I judged a debate tournament on Saturday. I enjoy debate because of the creativity bred by its constraints.
While talking with other judges, I tried to explain what motivated my decisions. What kind of arguments typically won? What debaters tended to make those arguments? Those conversations and thoughts yielded this insight: debate teaches something really important, and winning debaters get it.
My definition of this essential skill needs some work, but here it is: the ability to consider a mess of facts and ideas, identify the ones that matter most, and clearly articulate them in a way that presents a compelling framework for viewing the whole mess.
See the mess: debate research, cases, and rounds all involve putting facts and explanations up for consideration. Each side presents both a collection of facts and integrating ideas. In a good round, fights will break out on both. Good debaters learn to quickly digest all of it.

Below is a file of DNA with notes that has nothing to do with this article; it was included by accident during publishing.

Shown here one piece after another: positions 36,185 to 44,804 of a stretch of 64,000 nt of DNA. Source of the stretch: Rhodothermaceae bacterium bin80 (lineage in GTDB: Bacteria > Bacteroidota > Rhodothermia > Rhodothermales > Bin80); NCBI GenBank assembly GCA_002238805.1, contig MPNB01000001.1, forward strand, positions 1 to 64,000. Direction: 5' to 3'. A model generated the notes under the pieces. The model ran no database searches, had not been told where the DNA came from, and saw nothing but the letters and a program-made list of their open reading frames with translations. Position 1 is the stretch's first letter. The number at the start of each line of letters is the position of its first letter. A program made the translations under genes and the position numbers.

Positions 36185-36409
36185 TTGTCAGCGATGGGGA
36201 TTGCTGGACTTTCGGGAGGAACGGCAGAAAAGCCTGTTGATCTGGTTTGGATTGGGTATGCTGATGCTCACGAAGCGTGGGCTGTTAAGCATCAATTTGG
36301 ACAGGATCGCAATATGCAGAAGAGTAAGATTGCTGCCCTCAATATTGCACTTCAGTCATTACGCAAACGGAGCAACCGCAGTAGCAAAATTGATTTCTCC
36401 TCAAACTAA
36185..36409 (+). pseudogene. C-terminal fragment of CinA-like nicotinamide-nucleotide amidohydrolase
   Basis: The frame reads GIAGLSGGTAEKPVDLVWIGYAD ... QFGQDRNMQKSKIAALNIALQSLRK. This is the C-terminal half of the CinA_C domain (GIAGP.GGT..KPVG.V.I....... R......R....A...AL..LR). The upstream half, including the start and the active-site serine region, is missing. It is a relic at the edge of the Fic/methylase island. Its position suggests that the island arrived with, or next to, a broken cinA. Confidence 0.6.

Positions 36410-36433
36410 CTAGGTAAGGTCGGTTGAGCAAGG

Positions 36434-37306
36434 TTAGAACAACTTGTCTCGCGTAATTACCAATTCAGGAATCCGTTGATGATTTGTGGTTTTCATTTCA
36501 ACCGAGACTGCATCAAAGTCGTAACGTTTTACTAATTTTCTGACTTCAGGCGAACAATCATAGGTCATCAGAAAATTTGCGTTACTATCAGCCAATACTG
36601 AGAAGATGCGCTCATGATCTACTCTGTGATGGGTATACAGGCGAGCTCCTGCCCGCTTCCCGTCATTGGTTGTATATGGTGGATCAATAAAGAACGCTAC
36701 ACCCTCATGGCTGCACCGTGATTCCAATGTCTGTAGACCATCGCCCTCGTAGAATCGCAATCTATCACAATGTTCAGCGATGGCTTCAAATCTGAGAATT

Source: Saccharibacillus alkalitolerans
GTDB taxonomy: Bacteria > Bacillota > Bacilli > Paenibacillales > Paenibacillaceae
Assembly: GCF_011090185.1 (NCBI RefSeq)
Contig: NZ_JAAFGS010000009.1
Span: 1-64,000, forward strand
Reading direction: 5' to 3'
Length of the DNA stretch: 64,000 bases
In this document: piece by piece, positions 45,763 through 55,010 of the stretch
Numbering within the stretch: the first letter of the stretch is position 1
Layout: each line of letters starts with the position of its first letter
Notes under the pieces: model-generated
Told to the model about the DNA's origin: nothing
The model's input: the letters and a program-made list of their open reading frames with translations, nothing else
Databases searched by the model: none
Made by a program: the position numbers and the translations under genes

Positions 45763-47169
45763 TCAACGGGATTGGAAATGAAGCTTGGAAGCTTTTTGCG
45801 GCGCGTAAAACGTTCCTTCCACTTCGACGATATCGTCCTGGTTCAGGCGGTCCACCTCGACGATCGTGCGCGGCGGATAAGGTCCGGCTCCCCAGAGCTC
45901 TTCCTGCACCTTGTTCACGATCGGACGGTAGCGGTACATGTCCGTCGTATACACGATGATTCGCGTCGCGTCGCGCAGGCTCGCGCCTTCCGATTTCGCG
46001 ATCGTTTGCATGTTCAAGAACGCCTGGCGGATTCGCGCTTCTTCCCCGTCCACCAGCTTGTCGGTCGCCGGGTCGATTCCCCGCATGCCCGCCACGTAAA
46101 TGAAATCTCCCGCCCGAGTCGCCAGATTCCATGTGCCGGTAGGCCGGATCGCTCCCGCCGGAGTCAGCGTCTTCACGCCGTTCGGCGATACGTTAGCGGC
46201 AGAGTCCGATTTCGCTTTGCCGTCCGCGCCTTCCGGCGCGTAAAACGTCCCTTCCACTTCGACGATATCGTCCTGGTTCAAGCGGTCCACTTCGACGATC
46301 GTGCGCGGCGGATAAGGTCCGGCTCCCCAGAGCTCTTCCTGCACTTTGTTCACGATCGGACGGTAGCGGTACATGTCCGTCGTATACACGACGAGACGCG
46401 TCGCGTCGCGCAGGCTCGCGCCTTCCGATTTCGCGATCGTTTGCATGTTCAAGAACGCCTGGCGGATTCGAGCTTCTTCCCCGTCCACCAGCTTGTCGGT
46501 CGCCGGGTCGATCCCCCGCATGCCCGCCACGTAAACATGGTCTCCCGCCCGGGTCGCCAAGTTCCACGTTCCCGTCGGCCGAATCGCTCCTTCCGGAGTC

Identify importances: some of the stuff is inconsequential. Thus good debaters recognize and let the unnecessary stuff slide. Conversely, they also tease out the key relationships. In a round this is usually the one essential issue the sides disagree on. Upon that issue most of their argumentation rests. Instead of assuming the judge agrees with them, good debaters explain the merit of their assumptions.
Clear articulation: the last part is paramount. It’s the ability to take an argument from the sensical confines of your brain and give it to idiosyncratic people. Good debaters outline their view in a compelling way, making the judge want to agree.
As a judge, I kept listening for a bumper sticker length phrase that provided the lynchpin of the argument. Those phrases let me into the debaters’ heads, seeing the mess of facts from their side. That persuasive skill carries over into the real world, and it’s a good reason to practice debate.